Milstein promoted to VP of Technology at Sickweather
Sickweather is pleased to announce the promotion of Megan Milstein to Vice President of Technology. She previously served as Lead API Engineer.
With over 15 years’ experience as a software developer, Megan brings a wide range of skills to the role having lead numerous technically complex projects inside and outside the organization.
Her initial Sickweather project featured the development of a new social networking platform with 6,000+ members and more than 10,000 groups. The program features over 20 novel PHP endpoints and design and implementation of a MySQL backend.
Megan also manages a Linux-based load-balanced server group for Sickweather that supports an API along with serving a mobile app with 300,000+ users.
“Over the past three years, Megan has shown tremendous expertise and technical ability which has benefitted the company.” said Graham Dodge, CEO and co-founder, Sickweather. “Her programming skills, API development and PHP expertise have greatly enhanced offerings to our company and clients. I’m also pleased to expand the complement of highly intelligent and talented women in leadership roles within our company.”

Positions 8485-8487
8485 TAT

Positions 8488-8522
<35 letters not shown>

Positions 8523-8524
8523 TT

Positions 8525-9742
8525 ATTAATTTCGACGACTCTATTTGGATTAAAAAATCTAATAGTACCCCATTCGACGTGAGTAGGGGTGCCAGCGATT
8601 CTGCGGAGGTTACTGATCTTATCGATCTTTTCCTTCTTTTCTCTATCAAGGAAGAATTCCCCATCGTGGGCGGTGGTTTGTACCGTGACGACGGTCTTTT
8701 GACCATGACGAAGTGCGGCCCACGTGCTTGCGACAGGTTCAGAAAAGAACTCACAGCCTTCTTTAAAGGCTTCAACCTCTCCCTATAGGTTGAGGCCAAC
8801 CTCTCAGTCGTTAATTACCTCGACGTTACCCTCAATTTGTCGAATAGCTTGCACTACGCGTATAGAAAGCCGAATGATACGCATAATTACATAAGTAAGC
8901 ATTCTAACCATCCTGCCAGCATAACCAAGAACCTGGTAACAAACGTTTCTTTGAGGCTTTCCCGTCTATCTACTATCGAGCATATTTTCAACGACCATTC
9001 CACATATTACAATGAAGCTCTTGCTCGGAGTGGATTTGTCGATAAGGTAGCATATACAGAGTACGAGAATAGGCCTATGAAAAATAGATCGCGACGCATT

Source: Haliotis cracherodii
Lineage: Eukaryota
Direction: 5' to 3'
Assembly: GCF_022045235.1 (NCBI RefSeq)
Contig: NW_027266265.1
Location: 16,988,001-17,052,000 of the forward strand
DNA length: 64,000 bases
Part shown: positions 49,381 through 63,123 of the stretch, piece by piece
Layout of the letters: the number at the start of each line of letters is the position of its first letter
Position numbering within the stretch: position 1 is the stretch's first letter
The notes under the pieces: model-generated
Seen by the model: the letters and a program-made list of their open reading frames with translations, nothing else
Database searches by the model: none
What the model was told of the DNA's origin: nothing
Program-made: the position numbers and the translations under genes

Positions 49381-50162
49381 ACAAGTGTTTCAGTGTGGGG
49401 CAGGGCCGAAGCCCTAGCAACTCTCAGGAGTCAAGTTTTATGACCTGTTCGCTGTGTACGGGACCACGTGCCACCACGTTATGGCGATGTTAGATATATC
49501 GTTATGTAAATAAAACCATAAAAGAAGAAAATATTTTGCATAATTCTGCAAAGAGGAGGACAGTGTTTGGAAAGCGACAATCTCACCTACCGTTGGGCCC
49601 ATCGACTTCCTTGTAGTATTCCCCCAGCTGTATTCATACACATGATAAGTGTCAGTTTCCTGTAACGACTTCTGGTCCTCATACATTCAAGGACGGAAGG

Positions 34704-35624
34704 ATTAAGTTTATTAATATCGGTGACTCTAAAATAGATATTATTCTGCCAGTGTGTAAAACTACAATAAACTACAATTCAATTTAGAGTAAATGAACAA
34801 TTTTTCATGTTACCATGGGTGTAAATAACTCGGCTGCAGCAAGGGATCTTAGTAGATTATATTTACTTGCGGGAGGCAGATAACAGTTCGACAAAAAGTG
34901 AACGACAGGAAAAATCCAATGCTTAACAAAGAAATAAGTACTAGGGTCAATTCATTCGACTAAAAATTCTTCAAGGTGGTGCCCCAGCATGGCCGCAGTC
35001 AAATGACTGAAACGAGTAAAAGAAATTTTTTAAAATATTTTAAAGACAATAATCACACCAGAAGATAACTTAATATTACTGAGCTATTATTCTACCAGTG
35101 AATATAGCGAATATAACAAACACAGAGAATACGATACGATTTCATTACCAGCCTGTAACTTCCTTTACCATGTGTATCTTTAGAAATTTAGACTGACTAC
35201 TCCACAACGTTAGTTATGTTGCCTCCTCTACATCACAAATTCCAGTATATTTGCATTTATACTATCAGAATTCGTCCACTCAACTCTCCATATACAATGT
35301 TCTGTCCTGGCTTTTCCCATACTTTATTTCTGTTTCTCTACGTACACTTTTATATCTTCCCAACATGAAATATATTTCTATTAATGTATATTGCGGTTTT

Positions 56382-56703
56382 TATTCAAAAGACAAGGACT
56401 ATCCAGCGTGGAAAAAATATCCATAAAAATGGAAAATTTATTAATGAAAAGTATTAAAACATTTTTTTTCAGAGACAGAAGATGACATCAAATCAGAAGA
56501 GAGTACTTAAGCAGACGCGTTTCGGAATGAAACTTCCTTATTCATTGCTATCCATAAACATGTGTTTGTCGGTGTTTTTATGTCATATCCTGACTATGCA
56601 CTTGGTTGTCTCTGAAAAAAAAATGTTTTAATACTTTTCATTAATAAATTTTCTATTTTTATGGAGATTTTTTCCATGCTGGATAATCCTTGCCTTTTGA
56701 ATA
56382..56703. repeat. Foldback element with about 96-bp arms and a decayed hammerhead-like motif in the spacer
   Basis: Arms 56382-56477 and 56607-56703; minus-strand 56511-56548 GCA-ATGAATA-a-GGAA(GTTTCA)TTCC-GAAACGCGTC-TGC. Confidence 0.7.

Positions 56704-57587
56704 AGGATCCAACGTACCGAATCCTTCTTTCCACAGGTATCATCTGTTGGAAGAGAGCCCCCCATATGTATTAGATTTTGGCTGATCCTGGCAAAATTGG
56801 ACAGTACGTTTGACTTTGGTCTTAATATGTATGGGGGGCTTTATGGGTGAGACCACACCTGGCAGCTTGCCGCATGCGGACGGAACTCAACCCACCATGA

Megan’s background is a perfect fit for the Sickweather mission of keeping people healthy. She studied chemistry at the University of Maryland Baltimore County and biomedical engineering at Boston University where she was the class representative for the Biomedical Engineering Society and a member of the Society of Women Engineers. Megan also worked at the Johns Hopkins University Brain Science Institute in the medicinal chemistry and translational medicine departments.
About Sickweather: Sickweather is the world’s first real-time map of sickness and the largest crowdsourcing community of its kind — processing millions of illness reports each month. The company has been recognized for accurately forecasting outbreaks up to 15 weeks in advance. Sickweather is committed to providing consumers and businesses the most accurate, predictive and meaningful sickness forecasts in the world — for reducing healthcare costs and saving lives.